Óglaigh na hÉireann

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Óglaigh na hÉireann (Irish pronunciation: [ˈoːɡɫ̪iː n̪ˠə ˈheːɾʲən̪ˠ] (About this soundlisten)), abbreviated ÓÉ,[1] is an Irish-language idiom that can be translated variously as soldiers of Ireland,[2] warriors of Ireland,[3][4] volunteers of Ireland[5][6] or Irish volunteers.[5][7][8] In traditional Gaelic script, it is written Óglaıġ na hÉıreann.

Origins, Irish Volunteers[edit]

Óglach, the singular of óglaigh, comes from the Old Irish word óclach, meaning a young man or (by analogy) a young warrior.[9]The phrase Óglaigh na hÉireann was coined as an Irish-language title for the Irish Volunteers of 1913,[10] and it was retained despite the Volunteers becoming known in English as the Irish Republican Army (IRA) during the War of Independence of 1919–1922.

Irish Republican Army[edit]

The name has also been used by several other paramilitary groups calling themselves the Irish Republican Army since 1920. These groups each claim to be the sole legitimist modern successors to the original Irish Volunteers and Irish Republican Army, and they have refused to recognise the authority of (variously) the Defence Forces, Northern Ireland and the Republic of Ireland; as such, each of these groups claims the sole right to use the name Óglaigh na hÉireann. Such groups have included the Provisional IRA,[11] the Continuity IRA[12] and the Real IRA.[13]

Some IRA splinter groups have used Oglaigh na hÉireann in English-language contexts, abandoning the label Irish Republican Army. An early instance was formed in 1956 by members of the Dublin Brigade who followed Joe Christle after his expulsion from the IRA; they formed an alliance with Saor Uladh shortly before the IRA Border Campaign eclipsed them.[14] Two dissident republican groups formed in the 2000s were named Oglaigh na hÉireann: a Continuity IRA splinter group first reported on by the Independent Monitoring Commission in 2006,[15] and a Real IRA splinter group which began claiming responsibility for attacks in 2009.

A suppression order made by the Irish state in June 1939 under the Offences Against the State Act 1939 stated that "the organisation styling itself the Irish Republican Army (also the I.R.A. and Oglaigh [sic] na hÉireann)" was to be considered an unlawful organisation within the context of the Act.[16]

National Army[edit]

In 1922, the Anglo-Irish Treaty created the Irish Free State, and its Provisional Government formed the National Army. To establish itself as carrying on the tradition of the pre-Free State movement, the Army adopted Óglaigh na hÉireann as its Irish language name,[17] and also adopted the cap badge and buttons of the Irish Volunteers; the badge incorporates the title in its design.[18]

Defence Forces[edit]

Since 1924, Óglaigh na hÉireann has remained the official Irish-language title for the Defence Forces,[19] which are recognised by the Irish Government as the only legitimate armed forces of the Republic of Ireland.[20]


  1. ^ "Easter Parade 2016 - Defence Forces 2016 - Info Centre - Defence Forces".
  2. ^ A Pictorial History of Óglaigh na hÉireann, the Defence Forces of Ireland Archived 18 November 2007 at the Wayback Machine, Irish Defence Forces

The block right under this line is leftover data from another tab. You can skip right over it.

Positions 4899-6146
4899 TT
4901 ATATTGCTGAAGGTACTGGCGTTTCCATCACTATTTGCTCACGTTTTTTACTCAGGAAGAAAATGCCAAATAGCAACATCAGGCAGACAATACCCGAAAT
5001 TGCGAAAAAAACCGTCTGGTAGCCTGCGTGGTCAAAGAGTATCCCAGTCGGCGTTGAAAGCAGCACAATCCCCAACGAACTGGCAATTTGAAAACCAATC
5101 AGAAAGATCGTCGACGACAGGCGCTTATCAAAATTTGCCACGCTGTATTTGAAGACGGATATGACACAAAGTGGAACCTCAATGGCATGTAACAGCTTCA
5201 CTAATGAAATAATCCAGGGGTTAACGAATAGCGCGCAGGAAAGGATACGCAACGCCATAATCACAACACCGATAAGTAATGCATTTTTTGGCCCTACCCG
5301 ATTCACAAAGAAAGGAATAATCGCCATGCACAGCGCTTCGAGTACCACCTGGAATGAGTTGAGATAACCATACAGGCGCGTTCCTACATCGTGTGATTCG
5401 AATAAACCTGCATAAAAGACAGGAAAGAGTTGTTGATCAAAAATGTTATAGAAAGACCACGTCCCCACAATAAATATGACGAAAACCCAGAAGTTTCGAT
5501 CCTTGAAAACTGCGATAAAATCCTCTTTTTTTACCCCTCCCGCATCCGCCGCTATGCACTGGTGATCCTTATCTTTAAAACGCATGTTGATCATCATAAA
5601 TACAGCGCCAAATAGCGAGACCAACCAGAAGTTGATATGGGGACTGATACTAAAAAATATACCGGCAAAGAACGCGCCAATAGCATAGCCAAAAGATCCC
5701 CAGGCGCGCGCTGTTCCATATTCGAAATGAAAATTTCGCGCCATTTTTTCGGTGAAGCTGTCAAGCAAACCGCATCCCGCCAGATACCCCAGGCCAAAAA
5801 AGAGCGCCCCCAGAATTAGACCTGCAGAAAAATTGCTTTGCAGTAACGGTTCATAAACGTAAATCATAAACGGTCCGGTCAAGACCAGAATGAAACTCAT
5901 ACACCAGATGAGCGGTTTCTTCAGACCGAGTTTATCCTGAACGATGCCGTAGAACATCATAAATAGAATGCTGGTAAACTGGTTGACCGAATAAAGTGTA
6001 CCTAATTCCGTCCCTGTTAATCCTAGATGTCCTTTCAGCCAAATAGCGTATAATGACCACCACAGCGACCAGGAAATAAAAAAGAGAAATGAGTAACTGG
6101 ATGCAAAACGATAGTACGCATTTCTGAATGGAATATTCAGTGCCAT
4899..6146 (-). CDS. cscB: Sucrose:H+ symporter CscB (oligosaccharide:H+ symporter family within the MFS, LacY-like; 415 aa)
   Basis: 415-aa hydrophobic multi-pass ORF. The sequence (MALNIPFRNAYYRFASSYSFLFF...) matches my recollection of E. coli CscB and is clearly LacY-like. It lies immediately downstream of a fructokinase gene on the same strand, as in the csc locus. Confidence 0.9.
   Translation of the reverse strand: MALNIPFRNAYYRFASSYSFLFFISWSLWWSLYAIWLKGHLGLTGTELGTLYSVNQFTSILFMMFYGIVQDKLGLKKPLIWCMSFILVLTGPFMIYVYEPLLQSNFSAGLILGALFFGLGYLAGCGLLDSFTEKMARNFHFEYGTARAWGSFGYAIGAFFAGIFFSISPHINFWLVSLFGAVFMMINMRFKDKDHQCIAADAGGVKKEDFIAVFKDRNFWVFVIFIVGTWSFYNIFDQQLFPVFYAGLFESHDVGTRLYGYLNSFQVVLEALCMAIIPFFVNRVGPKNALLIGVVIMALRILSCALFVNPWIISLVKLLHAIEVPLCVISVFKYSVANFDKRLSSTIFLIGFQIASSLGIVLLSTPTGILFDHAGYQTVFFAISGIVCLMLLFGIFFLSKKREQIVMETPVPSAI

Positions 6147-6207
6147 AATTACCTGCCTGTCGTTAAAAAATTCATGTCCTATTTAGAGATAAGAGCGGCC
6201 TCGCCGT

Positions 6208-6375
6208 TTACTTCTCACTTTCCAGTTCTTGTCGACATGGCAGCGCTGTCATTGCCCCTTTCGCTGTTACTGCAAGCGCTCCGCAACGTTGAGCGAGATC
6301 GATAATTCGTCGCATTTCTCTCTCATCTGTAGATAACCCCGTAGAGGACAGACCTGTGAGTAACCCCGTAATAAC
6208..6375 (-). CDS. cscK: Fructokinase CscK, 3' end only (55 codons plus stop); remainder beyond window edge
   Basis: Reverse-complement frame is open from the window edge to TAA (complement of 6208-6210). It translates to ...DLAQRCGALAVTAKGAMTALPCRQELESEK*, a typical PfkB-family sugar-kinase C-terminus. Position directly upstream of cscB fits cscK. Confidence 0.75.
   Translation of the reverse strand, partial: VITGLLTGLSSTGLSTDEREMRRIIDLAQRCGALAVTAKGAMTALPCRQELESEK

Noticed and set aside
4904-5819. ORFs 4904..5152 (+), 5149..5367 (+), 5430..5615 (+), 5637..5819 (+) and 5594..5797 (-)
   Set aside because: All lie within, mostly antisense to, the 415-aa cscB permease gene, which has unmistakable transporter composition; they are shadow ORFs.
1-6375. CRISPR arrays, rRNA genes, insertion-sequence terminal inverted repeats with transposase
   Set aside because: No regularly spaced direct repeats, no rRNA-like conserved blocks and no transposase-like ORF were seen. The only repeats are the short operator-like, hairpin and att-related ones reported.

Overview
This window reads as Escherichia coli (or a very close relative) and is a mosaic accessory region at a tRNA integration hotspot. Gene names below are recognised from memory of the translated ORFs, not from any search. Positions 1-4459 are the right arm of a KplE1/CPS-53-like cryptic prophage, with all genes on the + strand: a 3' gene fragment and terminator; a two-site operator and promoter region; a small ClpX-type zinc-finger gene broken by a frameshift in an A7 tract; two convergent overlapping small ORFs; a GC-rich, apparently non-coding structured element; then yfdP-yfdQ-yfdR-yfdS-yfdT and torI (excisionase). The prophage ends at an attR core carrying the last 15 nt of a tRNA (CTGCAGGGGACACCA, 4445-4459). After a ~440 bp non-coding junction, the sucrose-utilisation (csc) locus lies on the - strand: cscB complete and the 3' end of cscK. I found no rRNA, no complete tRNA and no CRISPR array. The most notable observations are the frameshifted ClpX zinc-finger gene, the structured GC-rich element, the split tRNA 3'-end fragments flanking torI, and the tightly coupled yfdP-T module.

3. ^ White, Robert William. Provisional Irish republicans: an oral and interpretive history. Greenwood Publishing Group, 1993. p 33.
  4. ^ Pollard, Tony. Scorched Earth: Studies in the Archaeology of Conflict. BRILL, 2007. p 84.
  5. ^ a b O'Leary, Brendan. Terror, insurgency, and the state: ending protracted conflicts. University of Pennsylvania Press, 2007. p 190.
  6. ^ English, Richard. Armed struggle: the history of the IRA. Pan Macmillan, 2004. p 10.
  7. ^ Gerry White, Brendan O'Shea, Bill Younghusband. Irish Volunteer soldier 1913–23. Osprey Publishing, 2003. p 8.
  8. ^ Coogan, Tim Pat. The IRA. Palgrave Macmillan, 2002. p 45.
  9. ^ C. Marstrander, E. G. Quin et al., editors (1913–76), “óclach”, in Dictionary of the Irish Language: Based Mainly on Old and Middle Irish Materials, Dublin: Royal Irish Academy,
  10. ^ Richard English, 2003, Armed struggle: the history of the IRA, Oxford University Press: Oxford
  11. ^ Provisional Irish Republican Army (IRA) (aka, PIRA, "the provos," Óglaigh na hÉireann) (UK separatists) – Council on Foreign Relations. Cfr.org.
  12. ^ Continuity Irish Republican Army (CIRA). Globalsecurity.org.
  13. ^ [1] Archived 15 April 2009 at the Wayback Machine
  14. ^ White, Lawrence William. "Christle, Joseph Patrick". Dictionary of Irish Biography. Cambridge University Press. Retrieved 29 May 2019.
  15. ^ "Eighth Report of the Independent Monitoring Commission" (PDF). The Irish Times. January 2006. Retrieved 6 June 2010.
  16. ^ S.I. No. 162/1939 – Unlawful Organisation (Suppression) Order, 1939. Irishstatutebook.ie (30 June 2007).
  17. ^ Meijer, Hugo; Wyss, Marco (11 July 2018). The Handbook of European Defence Policies and Armed Forces. ISBN 9780198790501.
  18. ^ Defence Forces Headquarters – History: Defence Forces Cap Badge. Military.ie.
  19. ^ Arm – Óglaigh na hÉireann — use on the official website of the Irish Defence Forces, retrieved 29 November 2006.
  20. ^ From 1922 to 1937, this state was the Irish Free State, and since 1937 was Ireland or Éire. The Irish Government passed an act in 1948 under which the name Republic of Ireland can also be used in English-language legal documents as a description of the state.